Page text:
• Your expectations (i.e. are you checking in occasionally or are you totally out of touch?)
  • The date people can expect a response (hey, this doesn’t necessarily have to be your actual return date if you want to give yourself some time to catch up!)
  • Who people can get in touch with while you’re out, as well as their contact information (if applicable)

Here’s what my own typical out-of-office responder looks like (note that I’m a freelancer, so I don’t have a colleague to re-route messages to):

Hey there,

Thanks for your email! But spoiler alert: I’m not here.

That’s right—I’m spending a few days with my computer shut down and my toes in the sand. I hope I didn’t just make you too jealous.

Please be aware that I’m really making an effort to unplug and won’t be checking email during my time off. But have no fear! I’ll respond to your message when I return to my normal schedule on Monday, July 8.

Talk to you soon!

It gets the necessary points across while still being friendly and personable. Plus, the mere fact that this message aligns people’s expectations with my own reality gives me the confidence I need to step away from my inbox—for the most part.

3. Clearly Communicate Your Expectations

Speaking of expectations, that’s one of the most important pieces of taking a guilt-free vacation. You need to explicitly share your expectations for your time away with everyone you’re in regular contact with—including your boss, colleagues, and clients.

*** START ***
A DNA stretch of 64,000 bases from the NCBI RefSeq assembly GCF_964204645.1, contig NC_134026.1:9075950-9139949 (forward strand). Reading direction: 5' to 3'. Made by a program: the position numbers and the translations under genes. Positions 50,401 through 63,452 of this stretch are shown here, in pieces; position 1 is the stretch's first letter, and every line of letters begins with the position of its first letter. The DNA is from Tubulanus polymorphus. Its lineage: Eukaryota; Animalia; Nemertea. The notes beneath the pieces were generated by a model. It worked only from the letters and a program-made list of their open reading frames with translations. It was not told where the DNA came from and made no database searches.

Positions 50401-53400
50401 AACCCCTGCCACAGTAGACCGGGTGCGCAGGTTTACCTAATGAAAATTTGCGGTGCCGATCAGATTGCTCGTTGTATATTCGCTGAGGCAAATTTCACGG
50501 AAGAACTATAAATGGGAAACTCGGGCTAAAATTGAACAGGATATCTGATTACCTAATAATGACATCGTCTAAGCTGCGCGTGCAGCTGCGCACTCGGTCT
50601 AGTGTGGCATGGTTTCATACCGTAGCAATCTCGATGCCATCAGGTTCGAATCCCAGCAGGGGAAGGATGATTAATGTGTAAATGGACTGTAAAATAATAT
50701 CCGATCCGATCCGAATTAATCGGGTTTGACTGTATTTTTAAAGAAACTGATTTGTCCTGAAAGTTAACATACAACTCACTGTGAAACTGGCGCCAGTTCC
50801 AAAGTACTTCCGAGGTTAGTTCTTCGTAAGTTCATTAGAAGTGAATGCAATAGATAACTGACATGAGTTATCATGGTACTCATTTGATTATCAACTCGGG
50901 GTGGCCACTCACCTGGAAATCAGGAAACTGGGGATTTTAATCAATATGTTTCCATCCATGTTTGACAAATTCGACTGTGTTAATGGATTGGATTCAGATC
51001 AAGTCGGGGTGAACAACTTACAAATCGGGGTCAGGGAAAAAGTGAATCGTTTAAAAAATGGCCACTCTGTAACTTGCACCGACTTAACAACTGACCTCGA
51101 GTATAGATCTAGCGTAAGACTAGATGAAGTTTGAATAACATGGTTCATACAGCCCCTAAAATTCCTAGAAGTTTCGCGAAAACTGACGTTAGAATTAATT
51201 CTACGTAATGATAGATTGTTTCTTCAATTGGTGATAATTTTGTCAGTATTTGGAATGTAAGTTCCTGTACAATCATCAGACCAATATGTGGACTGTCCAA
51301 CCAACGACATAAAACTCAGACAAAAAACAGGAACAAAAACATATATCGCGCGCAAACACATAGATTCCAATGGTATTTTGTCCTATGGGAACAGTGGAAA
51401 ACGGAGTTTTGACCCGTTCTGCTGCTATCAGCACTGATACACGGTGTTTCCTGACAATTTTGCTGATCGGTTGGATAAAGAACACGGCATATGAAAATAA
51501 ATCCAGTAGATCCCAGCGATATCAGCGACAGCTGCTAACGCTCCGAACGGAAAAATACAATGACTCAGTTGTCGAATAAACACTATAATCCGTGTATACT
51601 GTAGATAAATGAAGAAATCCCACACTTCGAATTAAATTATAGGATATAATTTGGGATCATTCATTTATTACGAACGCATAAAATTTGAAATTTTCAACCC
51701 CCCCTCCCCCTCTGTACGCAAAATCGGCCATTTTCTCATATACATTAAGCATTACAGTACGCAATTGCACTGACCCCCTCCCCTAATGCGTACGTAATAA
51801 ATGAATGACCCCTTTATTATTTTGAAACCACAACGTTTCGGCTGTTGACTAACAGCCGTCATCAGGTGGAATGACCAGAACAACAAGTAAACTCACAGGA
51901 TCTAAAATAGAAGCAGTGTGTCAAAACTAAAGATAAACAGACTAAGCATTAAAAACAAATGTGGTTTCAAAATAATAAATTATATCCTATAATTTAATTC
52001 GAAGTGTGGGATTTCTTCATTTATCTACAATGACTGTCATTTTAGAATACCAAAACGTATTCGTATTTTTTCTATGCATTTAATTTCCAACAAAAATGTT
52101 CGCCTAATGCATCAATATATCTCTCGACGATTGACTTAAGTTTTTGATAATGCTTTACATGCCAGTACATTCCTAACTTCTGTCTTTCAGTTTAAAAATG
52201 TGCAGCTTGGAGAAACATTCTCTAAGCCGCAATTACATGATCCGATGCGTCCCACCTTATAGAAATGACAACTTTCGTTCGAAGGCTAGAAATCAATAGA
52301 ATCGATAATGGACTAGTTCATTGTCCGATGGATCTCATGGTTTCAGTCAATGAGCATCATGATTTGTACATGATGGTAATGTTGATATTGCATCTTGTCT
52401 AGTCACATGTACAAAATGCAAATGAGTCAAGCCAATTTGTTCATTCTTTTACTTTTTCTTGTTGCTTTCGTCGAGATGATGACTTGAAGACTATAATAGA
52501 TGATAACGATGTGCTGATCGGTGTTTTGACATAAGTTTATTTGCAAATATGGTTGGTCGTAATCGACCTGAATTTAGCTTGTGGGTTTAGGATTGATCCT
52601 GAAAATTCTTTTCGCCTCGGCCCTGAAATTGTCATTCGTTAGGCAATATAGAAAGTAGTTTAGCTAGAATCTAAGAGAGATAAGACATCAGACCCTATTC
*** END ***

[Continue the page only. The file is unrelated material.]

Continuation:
Will you be checking in here and there and still working occasionally? Or are you going totally off the grid? Can you be reached if something urgent comes up? If so, what’s the best way to get in touch? Are there certain tasks that you’d prefer your colleagues didn’t handle and instead save for your return?

Getting on the same page about these important things eliminates confusion and sets you (and not to mention your team members) up for some successful time away.

The day before you head out, send one final recap email to the relevant people reiterating these expectations and detailing any other need-to-know information for while you’re away (like things I’ve completed, pending items, and even advice for common situations).

Leave your To-Do list at home when going on vacation

Ready for a vacation hack? I actually have a template email saved in my Gmail canned responses that I can quickly edit with the relevant facts before heading out. It helps me ensure I hit all of those nuts and bolts (hello, vacation brain) and also saves me some time—which I’m notoriously short on when I’m about to take time off.

Try doing the same thing for yourself. You can thank me later.

4. Return The Favor

In order for you to make the most of your time off, you’ll require a little help. You need your team members to pick up some slack and avoid pinging you while you’re away. Undoubtedly, it’s going to require a little extra effort on their part.